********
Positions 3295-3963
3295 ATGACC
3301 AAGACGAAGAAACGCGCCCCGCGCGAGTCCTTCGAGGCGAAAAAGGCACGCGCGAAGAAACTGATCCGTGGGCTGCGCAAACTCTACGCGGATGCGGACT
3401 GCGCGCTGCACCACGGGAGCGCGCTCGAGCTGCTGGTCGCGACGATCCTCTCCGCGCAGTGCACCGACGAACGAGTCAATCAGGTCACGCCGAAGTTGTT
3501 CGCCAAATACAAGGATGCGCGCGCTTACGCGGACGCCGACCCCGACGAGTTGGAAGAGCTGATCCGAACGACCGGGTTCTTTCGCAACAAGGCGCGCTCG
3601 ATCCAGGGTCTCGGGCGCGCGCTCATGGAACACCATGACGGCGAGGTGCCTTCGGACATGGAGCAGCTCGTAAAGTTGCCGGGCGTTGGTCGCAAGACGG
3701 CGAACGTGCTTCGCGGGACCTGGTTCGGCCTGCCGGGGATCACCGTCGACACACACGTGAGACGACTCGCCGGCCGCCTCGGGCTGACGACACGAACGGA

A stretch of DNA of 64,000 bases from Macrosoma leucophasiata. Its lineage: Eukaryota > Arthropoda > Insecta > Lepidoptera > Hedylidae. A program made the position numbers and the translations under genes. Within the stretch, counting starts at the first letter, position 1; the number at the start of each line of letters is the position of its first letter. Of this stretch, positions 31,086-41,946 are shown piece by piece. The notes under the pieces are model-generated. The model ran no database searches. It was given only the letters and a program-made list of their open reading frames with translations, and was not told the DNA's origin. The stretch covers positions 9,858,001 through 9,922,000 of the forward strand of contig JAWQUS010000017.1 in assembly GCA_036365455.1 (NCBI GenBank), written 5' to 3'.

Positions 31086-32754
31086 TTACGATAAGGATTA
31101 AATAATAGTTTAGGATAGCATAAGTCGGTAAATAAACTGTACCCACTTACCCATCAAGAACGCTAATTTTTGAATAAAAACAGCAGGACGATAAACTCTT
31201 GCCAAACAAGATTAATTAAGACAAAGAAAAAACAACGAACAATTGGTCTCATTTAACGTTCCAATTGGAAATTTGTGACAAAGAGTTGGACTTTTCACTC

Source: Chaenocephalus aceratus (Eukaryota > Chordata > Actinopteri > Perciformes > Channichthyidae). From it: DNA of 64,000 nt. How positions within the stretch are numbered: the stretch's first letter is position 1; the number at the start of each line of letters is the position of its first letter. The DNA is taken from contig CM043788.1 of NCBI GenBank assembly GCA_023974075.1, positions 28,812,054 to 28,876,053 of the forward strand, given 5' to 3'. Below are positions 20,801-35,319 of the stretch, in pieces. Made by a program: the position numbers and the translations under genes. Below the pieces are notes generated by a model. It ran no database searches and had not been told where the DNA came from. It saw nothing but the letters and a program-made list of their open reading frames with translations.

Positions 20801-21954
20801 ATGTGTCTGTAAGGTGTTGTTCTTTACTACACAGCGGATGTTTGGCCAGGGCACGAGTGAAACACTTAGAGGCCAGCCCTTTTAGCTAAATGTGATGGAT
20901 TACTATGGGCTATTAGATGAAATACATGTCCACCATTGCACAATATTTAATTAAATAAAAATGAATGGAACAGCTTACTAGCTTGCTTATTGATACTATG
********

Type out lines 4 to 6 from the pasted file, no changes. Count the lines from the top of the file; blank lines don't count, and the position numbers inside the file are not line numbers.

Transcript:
3401 GCGCGCTGCACCACGGGAGCGCGCTCGAGCTGCTGGTCGCGACGATCCTCTCCGCGCAGTGCACCGACGAACGAGTCAATCAGGTCACGCCGAAGTTGTT
3501 CGCCAAATACAAGGATGCGCGCGCTTACGCGGACGCCGACCCCGACGAGTTGGAAGAGCTGATCCGAACGACCGGGTTCTTTCGCAACAAGGCGCGCTCG
3601 ATCCAGGGTCTCGGGCGCGCGCTCATGGAACACCATGACGGCGAGGTGCCTTCGGACATGGAGCAGCTCGTAAAGTTGCCGGGCGTTGGTCGCAAGACGG